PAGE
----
Adult/High School— The prolific Card published one short story collection, Maps in a Mirror: The Short Fiction of Orson Scott Card (Tor, 19SLJ review:
Adult/High School— The prolific Card published one short story collection, Maps in a Mirror: The Short Fiction of Orson Scott Card (Tor, 1990), which supposedly included all of the short fiction he was willing to share. But apparently there are now a lot more selections, as demonstrated by this hefty volume. This compilation, composed of science fiction, fantasy, literary tales, and Mormon stories contains no clunkers. There is some truly innovative and wonderful storytelling here. Card's ability to create believable characters that readers come to care about remains his strongest selling point. Sometimes those characters happen into other worlds, as in "Space Boy" and "Dust." Other times they stay firmly grounded in this one, yet their stories give a new and different perspective on life. Teens who enjoy Card's earlier work, who like short stories, or who are just looking for a new world to lose themselves in can't go wrong here. Standout stories include "Space Boy," "Homeless in Hell," "Inventing Lovers on the Phone," and "50 WPM." Short essays give the origins of the individual selections.—Charli Osborne, Oxford Public Library, MI...more
Wow. A fast-paced ride through the brutality of LA's wilderness of drugs, gangs and the connections we make to one another. The fact that the main chaWow. A fast-paced ride through the brutality of LA's wilderness of drugs, gangs and the connections we make to one another. The fact that the main characters are mostly lycanthropes is almost incidental. A fresh, literary, bloody, sexy, dark tale in free verse.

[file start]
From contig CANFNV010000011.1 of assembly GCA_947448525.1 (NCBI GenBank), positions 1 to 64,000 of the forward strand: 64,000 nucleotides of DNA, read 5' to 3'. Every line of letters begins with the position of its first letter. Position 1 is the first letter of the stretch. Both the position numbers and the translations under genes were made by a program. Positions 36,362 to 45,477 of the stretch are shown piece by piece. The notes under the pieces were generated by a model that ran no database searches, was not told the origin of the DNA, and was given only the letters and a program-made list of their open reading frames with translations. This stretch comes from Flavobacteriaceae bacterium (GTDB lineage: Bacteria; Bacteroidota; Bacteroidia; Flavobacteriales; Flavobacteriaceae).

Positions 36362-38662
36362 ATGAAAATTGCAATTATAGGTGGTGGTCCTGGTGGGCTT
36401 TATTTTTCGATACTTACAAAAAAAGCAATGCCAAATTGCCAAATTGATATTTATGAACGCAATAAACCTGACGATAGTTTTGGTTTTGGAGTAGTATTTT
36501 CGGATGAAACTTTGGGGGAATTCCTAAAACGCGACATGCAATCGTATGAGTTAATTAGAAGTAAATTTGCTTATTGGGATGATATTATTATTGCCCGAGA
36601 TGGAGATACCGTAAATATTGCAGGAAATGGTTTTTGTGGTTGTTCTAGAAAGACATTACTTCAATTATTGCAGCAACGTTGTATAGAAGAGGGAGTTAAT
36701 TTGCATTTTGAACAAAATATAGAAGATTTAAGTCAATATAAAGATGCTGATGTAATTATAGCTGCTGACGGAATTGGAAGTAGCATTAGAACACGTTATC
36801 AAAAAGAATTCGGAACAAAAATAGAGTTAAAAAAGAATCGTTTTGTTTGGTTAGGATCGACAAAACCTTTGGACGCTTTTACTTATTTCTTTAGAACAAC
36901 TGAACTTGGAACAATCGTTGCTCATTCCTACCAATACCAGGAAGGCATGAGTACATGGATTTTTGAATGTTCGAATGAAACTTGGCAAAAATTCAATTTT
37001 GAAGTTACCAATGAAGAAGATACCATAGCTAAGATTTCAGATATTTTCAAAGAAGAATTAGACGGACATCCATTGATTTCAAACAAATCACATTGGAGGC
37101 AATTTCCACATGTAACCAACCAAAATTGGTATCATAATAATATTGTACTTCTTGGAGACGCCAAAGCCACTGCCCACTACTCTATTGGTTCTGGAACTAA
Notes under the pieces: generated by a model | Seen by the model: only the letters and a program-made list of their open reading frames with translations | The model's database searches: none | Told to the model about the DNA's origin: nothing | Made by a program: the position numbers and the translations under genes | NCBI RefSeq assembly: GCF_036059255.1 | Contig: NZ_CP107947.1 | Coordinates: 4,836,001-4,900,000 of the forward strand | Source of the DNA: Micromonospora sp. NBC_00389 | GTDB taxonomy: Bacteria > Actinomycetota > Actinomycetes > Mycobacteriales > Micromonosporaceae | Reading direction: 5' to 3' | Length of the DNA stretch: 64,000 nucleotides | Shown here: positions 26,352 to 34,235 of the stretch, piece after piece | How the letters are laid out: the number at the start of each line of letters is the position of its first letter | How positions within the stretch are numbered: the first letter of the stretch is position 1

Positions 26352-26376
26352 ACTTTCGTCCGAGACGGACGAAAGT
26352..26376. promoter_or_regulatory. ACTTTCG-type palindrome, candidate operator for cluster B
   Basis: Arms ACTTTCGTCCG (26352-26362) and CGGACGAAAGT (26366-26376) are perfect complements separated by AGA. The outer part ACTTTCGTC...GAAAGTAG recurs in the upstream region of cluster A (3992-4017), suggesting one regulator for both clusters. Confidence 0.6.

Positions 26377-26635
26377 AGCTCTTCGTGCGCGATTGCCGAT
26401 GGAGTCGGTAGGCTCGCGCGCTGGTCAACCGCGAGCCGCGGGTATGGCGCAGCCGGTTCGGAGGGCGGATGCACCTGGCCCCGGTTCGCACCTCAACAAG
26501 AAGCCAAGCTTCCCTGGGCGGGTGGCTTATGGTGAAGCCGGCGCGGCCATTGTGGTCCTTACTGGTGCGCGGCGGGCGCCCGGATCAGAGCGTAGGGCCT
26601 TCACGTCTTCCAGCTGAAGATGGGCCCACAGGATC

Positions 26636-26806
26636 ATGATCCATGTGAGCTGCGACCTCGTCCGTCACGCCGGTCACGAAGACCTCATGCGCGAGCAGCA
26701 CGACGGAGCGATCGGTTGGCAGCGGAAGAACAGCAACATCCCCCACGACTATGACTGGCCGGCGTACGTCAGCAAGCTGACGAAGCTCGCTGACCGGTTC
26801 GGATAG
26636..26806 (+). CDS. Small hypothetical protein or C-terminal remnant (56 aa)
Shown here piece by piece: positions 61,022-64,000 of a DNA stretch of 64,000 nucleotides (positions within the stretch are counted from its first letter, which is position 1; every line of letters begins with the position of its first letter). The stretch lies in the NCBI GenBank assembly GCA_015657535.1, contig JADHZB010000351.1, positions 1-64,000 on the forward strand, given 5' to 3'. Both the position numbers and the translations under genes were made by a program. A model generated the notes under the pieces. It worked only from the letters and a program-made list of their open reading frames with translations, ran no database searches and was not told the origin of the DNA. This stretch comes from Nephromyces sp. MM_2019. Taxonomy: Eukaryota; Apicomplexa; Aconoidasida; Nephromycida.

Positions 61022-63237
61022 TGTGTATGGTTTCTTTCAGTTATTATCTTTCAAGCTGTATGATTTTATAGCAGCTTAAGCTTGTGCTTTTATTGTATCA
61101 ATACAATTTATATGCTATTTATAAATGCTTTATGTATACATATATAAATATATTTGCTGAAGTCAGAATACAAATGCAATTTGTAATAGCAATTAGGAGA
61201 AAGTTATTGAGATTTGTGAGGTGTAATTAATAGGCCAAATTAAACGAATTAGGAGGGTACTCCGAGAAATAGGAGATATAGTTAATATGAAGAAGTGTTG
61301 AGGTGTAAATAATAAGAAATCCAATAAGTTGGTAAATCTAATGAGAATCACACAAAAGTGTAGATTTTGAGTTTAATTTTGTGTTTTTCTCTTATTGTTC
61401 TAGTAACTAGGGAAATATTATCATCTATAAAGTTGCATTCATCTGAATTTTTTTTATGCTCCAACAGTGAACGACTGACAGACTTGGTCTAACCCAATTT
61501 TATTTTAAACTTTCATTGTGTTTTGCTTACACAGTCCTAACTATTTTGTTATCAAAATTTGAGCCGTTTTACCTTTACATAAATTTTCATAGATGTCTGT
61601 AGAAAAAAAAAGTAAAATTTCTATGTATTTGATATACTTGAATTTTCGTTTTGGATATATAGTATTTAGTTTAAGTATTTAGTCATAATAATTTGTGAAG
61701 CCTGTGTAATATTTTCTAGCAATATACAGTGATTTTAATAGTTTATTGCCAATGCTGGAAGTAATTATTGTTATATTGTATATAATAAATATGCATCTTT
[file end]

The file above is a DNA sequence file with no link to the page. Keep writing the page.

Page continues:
In the car, the rap song has every other word beeped out / as if the small words themselves were a dangerous thing, and not / the ideas of violence and waste and ridiculous luxury / that the songs clutch in their rough embrace. / Everyone is always looking in the wrong direction, / we worry about our lovers while losing our jobs / we stress out about cancer while our children run away / we ponder the stars while burning the earth. / Lark used to say the bullet we’re running from / is almost never the one that hits us.
You want to know about / Lark’s arithmetic?
fact / he knows there are two other packs / though as far as he can sense it / they don’t know about him.
fact / he knows that one out of five / people in Los Angeles have a dog, / a real dog, making the canine population / equal to all the people / living in Atlanta.
fact / he knows that it’s impossible to tell a wolf / from a man if / he keeps his chin up / and his teeth clean.
fact / there are powers in this town / even more invisible than his.
fact / something unknown / nips him with worry.
Wolves don’t have to take blood, / but when the change happens, well, / control can be tricky and / there is that / certain hunger.
What would you do / to protect the love you have? / Would you kill? / Would you hunt to kill? / Would you kill without mercy? / And if you wouldn’t / then how precious is your love?
Storking (leaving newborns on random doorsteps and the receiving people are obligated to raise the children unt**spoiler alert** Wow. What a concept!
Storking (leaving newborns on random doorsteps and the receiving people are obligated to raise the children until they are thirteen when the option to Unwind them opens) and Unwinding (harvesting the body parts of teens between the ages of 13 and 18) are the solutions to this fascinating take on the pro-life/pro-choice debate. It also covers the right to die - when does life begin and end?
This is a near perfect book, marred only by a couple of editing misses and a very neatly tied up ending. Great storytelling and characters you come to really care about. ...more